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Glen Sather's hovering presence adds to Rangers intrigue

Rangers' Glen Sather addresses the media before their

Rangers' Glen Sather addresses the media before their game against the Devils on Feb. 27, 2012 at Madison Square Garden. Credit: Jim McIsaac

The most interesting thing about Thursday’s introductory news conference for the new-look Rangers front office was the guest list.

The headliner naturally was Chris Drury, elevated to president and general manager in the wake of Wednesday’s firings of John Davidson and Jeff Gorton.

But right there in the Zoom box beside him was Glen Sather, senior adviser to the owner, alternate governor, old-school hockey icon and architect of the mid-2010s Rangers.

On the surface, having "Slats," now 77, join Drury to discuss the next phase of The Process made sense. His role is no secret, having been included in the first paragraph of the news release about the management shake-up:

 

"Senior Advisor Glen Sather will work with Drury during this transition and continue to consult with the team."

But still. Sather did not do many interviews when he was the team’s GM and president, and here he was, two years since transitioning into a presumed semi-retirement.

All of which naturally leads to palace intrigue over precisely what went down in this week’s shocking makeover.

Did Sather whisper displeasure with the direction of the team into the ear of MSG Sports executive chairman James Dolan? Did he merely confirm Dolan’s sense a change was needed? Did he have nothing to do with it?

None of that was settled by Thursday’s interview, but Sather did have an interesting answer when I asked him to detail the extent and nature of his current role.

He said that since assuming it, he has sought "to be available to anybody within the organization that I can help, and that’s exactly what I’ve been trying to do — try to make the team better. And if Jim asks me a question, I give him an honest answer, the same as I did with Jeff or J.D. or Chris.

"I’m not there to tell anybody what to do. I’m there to help them make a decision or counsel them to look somewhere else for an answer. I’ve been around this league for a long time, and I’ve seen a lot of certain things that I like and that I don’t like, and I have an opinion on them. When somebody asks me, I’ll share it with them."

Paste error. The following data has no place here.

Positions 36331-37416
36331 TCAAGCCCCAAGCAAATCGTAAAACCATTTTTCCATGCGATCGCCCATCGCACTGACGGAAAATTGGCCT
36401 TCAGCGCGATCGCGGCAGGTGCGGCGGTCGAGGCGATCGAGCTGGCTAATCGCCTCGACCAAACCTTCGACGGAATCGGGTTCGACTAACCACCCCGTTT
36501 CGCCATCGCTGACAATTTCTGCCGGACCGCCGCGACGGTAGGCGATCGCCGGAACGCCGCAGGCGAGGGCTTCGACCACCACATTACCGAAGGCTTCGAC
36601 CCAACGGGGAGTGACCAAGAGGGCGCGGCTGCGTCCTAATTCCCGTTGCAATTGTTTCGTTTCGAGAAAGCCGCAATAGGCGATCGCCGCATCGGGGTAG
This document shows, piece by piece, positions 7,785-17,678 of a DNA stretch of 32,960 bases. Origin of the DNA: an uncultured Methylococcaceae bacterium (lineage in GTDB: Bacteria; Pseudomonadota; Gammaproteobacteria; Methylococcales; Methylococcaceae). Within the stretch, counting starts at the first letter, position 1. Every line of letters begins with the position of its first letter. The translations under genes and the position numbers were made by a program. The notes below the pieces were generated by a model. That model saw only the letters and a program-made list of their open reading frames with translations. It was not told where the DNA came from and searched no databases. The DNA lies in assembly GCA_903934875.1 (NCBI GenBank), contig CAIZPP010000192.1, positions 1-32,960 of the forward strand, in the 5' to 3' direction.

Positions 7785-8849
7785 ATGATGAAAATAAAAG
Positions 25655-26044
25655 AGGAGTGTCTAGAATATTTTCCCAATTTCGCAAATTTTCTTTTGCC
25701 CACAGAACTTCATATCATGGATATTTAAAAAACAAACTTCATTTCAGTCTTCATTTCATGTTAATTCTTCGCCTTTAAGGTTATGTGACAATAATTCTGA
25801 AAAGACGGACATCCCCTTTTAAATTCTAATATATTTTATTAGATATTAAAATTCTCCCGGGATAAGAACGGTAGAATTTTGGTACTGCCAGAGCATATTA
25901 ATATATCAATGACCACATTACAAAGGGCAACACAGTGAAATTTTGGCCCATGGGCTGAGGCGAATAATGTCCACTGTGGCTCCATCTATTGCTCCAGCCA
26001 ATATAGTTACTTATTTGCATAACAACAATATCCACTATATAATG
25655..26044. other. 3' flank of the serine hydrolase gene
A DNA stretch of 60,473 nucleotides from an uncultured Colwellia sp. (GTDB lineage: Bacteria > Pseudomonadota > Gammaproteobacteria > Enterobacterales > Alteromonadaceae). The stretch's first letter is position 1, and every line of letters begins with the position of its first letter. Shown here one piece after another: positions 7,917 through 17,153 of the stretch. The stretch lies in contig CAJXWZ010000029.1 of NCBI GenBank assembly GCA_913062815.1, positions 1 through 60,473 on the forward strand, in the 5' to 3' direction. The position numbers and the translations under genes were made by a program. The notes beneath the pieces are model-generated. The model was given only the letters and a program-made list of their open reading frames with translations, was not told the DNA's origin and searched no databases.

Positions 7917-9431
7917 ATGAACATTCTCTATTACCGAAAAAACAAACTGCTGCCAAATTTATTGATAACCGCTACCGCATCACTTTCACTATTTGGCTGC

Fair enough. Now the question is just how hands-on Sather will be with Drury, who at 44 is viewed as a rising management star but is new to his current position.

Will Sather seek to bring in his long-ago superstar, Mark Messier, as coach? That would be an awkward fit, and while Drury was noncommittal about David Quinn, the two have a long, close relationship.

Will he suggest to Drury that he add some size, toughness and grit to a finesse-heavy lineup that was manhandled by the Islanders and Capitals in recent weeks?

Probably so, but Drury does not need Sather to tell him something everyone who follows the sport closely knows.

When I asked about the "grit" deficiency, he pointed to Wednesday’s six-fights response to the Capitals as a good sign, even though as the Rangers themselves admit, they are not built for that sort of thing.

"That's part of the whole team-building process that young guys have to go through," Sather said. "I talked to so many kids after the game [Wednesday] night in the dressing room and asked, ‘Have you ever been involved in something like that before?’ And virtually every one of them just shook their head.

"Particularly from the teams that I've been involved with, you need a certain element of being able to defend your players, and it has to come from within the team. The team has to have a feeling for each other. They care for each other and support each other. And they certainly did that last night."

Sather’s comments about the importance of a tight-knit culture were interesting in light of an interview of Dolan in the New York Post, in which he said a key motivation in Wednesday’s moves was that he thought the organization was lacking in that area.

"When I looked at our organization," he said, "I felt that we need to change the whole organization and change the culture."

(Side note: The NHL’s $250,000 fine of the Rangers for saying mean things about a league executive would be easier to accept if not for the non-suspension and CBA-limited $5,000 fine of the Capitals’ Tom Wilson. Terrible look.)

There is nothing inherently wrong with Sather as an owner-whisperer and a new-GM adviser. In a perfect Rangers world, having him available to Drury is a benefit, not a distraction.

But if Sather did play some role in blowing up the front-office roster, it only adds to the pressure on everyone involved to make this gamble pay off, and it gives the rest of us plenty of intrigue to chew over in the meantime.

New York Sports